If you have been reading the blog, you will know that the Pinot Noir harvest has been a little high in pH. This was due to 3 reasons: young vineyards normally have high pH’s; watering between set and veraison will cause the vines to pull up potassium from the soil; if the soil does not have the correct ratio of Calcium/potassium/magnesium of around 6/1/1 with more potassium than magnesium, the potassium will be pulled into the berries and raise the pH.
Our 2012 Pinot Noir harvest resulted in a pH of 3.9 and potassium level of 2100 ppm.
Our 2013 harvest resulted in a pH of 3.76 and potassium level of 1700 ppm with 1 year of growing and limiting the water from set to veraison.
For 2014 we are adding 1/2 pound of Organic Epson Salt per vine. The Epson Salt will add magnesium level close to the potassium level. Hopefully this should reduce the uptake of potassium. In addition, we are installing an extra drip hose for those vines that need water. This will alleviate the need to water an entire row until it needs it. This should help the potassium level as well as enhance the flavor of the grapes.
So…how is this done. We purchased 1600 pounds of Epson Salt and will sprinkle this along the vine row. When it rains this will quickly dissolve into the soil.
Let’s hope it works well! Only have to wait a year to find out…I’m hoping to get a pH of 3.55 for 2014, which would be perfect for my style of Pinot!
For most vineyards the 3rd leaf is the first time you get grapes. Not so for Joey’s Sauvignon Blanc. Last year (her second year) we got 35 lbs which resulted in 2 gallons of wine. In addition, we harvested her grapes the same time as the Pinot Noir on Sept 23rd.
This year I left a little to much fruit on the vines given it does not get as much sun as the Pinot Noir, so it has grown well but is 5 weeks behind in ripening. However, we have had almost no rain and the days have been warm so it is finally ready to pick! How do I know? The birds have started to peck and eat the grapes.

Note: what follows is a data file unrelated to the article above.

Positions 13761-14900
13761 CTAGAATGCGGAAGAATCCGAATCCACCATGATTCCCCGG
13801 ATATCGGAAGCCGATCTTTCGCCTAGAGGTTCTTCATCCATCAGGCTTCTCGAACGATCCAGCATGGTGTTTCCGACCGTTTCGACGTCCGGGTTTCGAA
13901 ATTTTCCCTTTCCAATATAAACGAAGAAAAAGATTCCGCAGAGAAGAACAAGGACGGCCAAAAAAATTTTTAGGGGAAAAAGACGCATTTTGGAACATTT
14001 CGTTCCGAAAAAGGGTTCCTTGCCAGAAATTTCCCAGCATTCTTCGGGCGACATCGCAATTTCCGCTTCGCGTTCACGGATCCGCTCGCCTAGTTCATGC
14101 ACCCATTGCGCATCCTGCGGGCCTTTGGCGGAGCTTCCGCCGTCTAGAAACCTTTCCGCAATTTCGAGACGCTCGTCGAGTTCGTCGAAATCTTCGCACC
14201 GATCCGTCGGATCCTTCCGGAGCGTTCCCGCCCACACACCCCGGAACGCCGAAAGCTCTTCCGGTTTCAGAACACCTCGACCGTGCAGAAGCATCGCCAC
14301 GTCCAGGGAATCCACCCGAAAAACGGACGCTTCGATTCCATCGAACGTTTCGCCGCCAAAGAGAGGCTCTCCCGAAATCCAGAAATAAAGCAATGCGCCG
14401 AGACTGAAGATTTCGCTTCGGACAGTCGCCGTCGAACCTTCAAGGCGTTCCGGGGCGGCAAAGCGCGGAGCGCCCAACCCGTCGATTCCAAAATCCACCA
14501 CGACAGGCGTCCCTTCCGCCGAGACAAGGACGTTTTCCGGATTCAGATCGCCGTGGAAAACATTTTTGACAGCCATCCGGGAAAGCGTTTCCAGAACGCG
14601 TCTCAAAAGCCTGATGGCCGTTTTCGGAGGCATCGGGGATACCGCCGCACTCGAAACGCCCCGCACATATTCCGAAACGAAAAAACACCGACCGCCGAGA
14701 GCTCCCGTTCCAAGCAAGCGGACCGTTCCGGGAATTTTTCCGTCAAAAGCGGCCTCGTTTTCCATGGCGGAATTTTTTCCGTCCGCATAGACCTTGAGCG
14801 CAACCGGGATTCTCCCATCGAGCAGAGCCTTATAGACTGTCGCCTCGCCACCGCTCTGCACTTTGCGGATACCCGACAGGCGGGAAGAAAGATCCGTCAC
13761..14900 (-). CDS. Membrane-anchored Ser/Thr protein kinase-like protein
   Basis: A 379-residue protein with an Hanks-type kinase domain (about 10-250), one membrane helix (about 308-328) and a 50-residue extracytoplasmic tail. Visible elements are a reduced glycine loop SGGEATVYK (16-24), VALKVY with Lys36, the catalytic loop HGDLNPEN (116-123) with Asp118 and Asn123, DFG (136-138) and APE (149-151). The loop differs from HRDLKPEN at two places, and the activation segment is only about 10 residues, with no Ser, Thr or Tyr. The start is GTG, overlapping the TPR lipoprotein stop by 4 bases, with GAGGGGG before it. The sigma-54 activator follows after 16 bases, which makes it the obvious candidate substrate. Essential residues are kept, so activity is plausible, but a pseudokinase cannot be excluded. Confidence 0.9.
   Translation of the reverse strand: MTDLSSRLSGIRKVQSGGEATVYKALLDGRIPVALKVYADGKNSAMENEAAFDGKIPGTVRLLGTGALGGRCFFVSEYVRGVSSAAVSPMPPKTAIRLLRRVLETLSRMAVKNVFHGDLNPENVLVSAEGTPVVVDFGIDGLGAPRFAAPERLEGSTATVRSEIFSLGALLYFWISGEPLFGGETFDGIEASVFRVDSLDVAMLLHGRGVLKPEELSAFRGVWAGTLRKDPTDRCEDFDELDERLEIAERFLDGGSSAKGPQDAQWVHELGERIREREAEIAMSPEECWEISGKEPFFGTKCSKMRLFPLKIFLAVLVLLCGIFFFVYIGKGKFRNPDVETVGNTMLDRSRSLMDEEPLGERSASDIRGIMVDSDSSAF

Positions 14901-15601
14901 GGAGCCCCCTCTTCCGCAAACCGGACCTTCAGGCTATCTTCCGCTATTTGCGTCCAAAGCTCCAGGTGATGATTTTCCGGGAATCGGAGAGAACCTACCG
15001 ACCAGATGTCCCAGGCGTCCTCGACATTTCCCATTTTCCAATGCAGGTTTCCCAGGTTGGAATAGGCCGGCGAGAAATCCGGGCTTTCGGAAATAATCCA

Sunday we will pick, destem and crush the grapes…then on Monday we will rack and introduce yeast…fun, fun, fun!!!
2013 TURTLE VINES VINEYARD
– For 2013 we harvested 5199 pounds of grapes this year vs an estimated 1190 pounds in 2012! We hope to eventually harvest around 11,000 pounds.
– By carefully restricting the water from set to veraison, we were able to reduce the pH at harvest from 3.9 to 3.76 even while harvesting at a higher brix! Still need a ways to get to optimal winemaking.
– With the help of Patrick Hamilton, a SRJC student, we staked up the irrigation hoses, eliminated twins and improved the cane pruning process.
– Our gopher population increased dramatically over recent years but so did our capture rate. Twenty three as of this date.
IMPROVEMENTS FOR 2014
– Remove mystery vines and weak vines in the fall or spring
– Outsource to Wilkinson Vineyard Management some of the more labor intensive operations.
– Improve the process of harvest as we will have around 4+ tons of grapes.
– Decrease further the potassium uptake with prudent watering and magnesium supplementation of the soil.
– Implement a petiole analysis program.
– Add a second irrigation hose to around 20 rows in the vineyard for the weaker vines.
– Investigate biodynamic vineyard practices
2012 was our first harvest, and we made wine with the 1190 pounds, which turned out great!
This year we picked 1037 pounds on Tuesday Sept. 10th just for us and our wine and sold the rest of the grapes. The rest we picked on Wednesday Sept 11th. Wilkinson Vineyard Management showed up at 10:15am with 13 pickers. In 1 hour 45 minutes they finished the entire vineyard. They ended up with a little over 2 tons, split 0.8 tons 667 Clone and 1.3 tons Pommard Clone that was delivered to Horse and Plow Winery. So…with both picks we harvested 2.6 tons!
Here is a picture of our truck and borrowed trailer delivering the grapes.
Awaiting the final weigh tag.
Joey harvesting for our wine.
Setting up the destemmer.
First punch down of grapes with 30 ppm sulfur before they get 5 days of cold soak.